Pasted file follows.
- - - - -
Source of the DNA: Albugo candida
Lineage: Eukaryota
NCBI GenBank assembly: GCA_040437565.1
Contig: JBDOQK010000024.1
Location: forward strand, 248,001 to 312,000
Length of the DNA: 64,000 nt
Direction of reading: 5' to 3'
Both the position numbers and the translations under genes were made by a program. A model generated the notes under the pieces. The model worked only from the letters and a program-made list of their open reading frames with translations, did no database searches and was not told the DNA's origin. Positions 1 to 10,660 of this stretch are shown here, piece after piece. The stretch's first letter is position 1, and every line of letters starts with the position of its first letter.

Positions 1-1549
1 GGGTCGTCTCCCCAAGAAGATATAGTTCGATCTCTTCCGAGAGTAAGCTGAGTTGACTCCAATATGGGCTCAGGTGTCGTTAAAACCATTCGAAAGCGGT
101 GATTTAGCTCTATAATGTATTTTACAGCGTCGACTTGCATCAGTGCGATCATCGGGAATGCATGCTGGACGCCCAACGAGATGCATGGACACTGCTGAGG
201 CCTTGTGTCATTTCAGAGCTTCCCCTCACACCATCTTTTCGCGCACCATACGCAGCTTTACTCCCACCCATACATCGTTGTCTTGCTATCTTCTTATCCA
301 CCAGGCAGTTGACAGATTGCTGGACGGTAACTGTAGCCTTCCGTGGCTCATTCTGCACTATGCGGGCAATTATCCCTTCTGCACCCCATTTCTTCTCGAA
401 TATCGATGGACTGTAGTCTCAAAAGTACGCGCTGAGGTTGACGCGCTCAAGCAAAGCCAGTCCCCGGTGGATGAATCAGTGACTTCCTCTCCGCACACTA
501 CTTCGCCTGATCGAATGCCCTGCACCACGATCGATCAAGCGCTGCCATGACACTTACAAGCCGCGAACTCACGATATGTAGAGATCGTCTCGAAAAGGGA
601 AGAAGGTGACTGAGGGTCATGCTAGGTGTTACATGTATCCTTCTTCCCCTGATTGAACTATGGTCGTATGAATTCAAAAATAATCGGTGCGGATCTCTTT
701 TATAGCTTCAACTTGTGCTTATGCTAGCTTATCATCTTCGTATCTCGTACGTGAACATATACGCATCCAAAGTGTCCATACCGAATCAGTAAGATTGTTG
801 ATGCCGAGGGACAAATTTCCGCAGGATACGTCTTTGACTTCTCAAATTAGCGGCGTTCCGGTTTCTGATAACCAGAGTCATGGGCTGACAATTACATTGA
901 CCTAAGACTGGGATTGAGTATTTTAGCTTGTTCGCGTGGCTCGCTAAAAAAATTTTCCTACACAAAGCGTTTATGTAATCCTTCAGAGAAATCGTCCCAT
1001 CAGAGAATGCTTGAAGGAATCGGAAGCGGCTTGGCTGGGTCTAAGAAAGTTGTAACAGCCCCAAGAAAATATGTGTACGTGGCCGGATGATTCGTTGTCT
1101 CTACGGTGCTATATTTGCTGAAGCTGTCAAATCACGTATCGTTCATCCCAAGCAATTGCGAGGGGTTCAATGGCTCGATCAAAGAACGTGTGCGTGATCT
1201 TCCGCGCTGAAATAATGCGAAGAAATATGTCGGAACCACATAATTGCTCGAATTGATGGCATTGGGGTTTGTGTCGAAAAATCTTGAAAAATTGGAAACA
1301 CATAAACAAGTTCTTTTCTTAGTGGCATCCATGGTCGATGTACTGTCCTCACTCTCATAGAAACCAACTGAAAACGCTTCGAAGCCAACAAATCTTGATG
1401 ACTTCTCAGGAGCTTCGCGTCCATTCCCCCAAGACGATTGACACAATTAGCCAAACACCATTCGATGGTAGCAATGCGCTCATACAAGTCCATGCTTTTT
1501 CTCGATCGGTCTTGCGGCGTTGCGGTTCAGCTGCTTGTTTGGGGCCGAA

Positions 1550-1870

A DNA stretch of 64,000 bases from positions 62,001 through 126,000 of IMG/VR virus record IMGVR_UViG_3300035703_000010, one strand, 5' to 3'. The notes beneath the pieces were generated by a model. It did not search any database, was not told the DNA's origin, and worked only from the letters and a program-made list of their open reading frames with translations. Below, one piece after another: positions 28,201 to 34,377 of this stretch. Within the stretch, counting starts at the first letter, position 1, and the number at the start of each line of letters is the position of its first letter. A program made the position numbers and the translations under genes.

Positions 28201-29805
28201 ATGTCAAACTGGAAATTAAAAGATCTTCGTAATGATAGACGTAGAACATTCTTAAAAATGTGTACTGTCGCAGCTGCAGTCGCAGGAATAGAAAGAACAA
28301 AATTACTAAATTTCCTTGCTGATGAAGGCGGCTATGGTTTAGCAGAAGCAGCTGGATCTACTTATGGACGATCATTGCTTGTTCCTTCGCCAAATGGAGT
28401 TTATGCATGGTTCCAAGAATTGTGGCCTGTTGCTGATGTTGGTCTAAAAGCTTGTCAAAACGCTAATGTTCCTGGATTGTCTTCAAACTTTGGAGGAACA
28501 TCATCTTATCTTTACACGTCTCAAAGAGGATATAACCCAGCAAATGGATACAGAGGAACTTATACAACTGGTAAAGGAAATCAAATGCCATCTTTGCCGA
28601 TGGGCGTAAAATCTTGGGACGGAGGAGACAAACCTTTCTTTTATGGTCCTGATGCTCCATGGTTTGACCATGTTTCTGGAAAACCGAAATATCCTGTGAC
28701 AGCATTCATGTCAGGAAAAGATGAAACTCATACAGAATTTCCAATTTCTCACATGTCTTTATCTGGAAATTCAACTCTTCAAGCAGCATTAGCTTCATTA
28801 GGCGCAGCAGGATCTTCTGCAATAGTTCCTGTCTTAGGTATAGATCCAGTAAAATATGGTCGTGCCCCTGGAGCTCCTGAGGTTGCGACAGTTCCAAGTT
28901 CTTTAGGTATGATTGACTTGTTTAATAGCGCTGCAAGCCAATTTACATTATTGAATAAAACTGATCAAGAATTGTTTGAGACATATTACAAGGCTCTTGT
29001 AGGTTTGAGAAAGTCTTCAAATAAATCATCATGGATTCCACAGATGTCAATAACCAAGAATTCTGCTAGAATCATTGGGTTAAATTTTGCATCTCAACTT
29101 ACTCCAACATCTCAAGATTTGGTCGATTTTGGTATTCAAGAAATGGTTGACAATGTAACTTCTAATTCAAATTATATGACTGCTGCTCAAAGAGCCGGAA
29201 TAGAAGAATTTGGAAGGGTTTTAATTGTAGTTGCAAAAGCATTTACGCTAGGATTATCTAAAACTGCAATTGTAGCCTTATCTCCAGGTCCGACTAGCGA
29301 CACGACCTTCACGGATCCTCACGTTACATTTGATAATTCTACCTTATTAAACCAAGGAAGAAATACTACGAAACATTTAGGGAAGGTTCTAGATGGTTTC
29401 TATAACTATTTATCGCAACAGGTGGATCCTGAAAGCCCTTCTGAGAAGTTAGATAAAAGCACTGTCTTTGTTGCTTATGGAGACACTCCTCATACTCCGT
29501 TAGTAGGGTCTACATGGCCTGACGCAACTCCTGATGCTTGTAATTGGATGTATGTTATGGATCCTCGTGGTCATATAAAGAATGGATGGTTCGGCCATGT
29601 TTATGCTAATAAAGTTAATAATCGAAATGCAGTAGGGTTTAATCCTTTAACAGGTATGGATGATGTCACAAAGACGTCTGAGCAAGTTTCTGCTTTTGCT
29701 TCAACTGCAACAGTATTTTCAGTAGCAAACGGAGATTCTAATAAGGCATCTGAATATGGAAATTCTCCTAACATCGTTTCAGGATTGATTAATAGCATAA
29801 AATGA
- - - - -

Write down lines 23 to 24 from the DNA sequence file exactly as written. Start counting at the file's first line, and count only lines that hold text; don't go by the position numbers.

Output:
1301 CATAAACAAGTTCTTTTCTTAGTGGCATCCATGGTCGATGTACTGTCCTCACTCTCATAGAAACCAACTGAAAACGCTTCGAAGCCAACAAATCTTGATG
1401 ACTTCTCAGGAGCTTCGCGTCCATTCCCCCAAGACGATTGACACAATTAGCCAAACACCATTCGATGGTAGCAATGCGCTCATACAAGTCCATGCTTTTT